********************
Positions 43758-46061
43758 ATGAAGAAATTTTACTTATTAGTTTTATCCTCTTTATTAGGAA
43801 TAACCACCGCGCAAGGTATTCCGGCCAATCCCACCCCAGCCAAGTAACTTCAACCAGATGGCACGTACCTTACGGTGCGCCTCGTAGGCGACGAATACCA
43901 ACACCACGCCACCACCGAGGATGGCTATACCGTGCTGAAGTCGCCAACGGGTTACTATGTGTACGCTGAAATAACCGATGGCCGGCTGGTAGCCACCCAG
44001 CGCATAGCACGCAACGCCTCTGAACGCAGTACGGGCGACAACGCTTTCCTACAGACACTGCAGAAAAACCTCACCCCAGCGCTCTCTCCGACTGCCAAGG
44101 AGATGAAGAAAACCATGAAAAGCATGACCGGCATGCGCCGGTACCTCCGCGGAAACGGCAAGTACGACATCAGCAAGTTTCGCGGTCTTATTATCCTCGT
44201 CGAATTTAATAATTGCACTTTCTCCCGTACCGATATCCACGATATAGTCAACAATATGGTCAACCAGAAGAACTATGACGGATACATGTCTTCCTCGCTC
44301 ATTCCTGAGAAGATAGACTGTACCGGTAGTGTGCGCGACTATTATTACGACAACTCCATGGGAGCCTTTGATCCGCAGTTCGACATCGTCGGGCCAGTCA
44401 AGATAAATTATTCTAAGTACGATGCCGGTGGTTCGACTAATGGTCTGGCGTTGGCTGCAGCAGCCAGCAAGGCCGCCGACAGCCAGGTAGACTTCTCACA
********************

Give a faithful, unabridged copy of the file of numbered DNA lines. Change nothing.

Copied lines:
Positions 43758-46061
43758 ATGAAGAAATTTTACTTATTAGTTTTATCCTCTTTATTAGGAA
43801 TAACCACCGCGCAAGGTATTCCGGCCAATCCCACCCCAGCCAAGTAACTTCAACCAGATGGCACGTACCTTACGGTGCGCCTCGTAGGCGACGAATACCA
43901 ACACCACGCCACCACCGAGGATGGCTATACCGTGCTGAAGTCGCCAACGGGTTACTATGTGTACGCTGAAATAACCGATGGCCGGCTGGTAGCCACCCAG
44001 CGCATAGCACGCAACGCCTCTGAACGCAGTACGGGCGACAACGCTTTCCTACAGACACTGCAGAAAAACCTCACCCCAGCGCTCTCTCCGACTGCCAAGG
44101 AGATGAAGAAAACCATGAAAAGCATGACCGGCATGCGCCGGTACCTCCGCGGAAACGGCAAGTACGACATCAGCAAGTTTCGCGGTCTTATTATCCTCGT
44201 CGAATTTAATAATTGCACTTTCTCCCGTACCGATATCCACGATATAGTCAACAATATGGTCAACCAGAAGAACTATGACGGATACATGTCTTCCTCGCTC
44301 ATTCCTGAGAAGATAGACTGTACCGGTAGTGTGCGCGACTATTATTACGACAACTCCATGGGAGCCTTTGATCCGCAGTTCGACATCGTCGGGCCAGTCA
44401 AGATAAATTATTCTAAGTACGATGCCGGTGGTTCGACTAATGGTCTGGCGTTGGCTGCAGCAGCCAGCAAGGCCGCCGACAGCCAGGTAGACTTCTCACA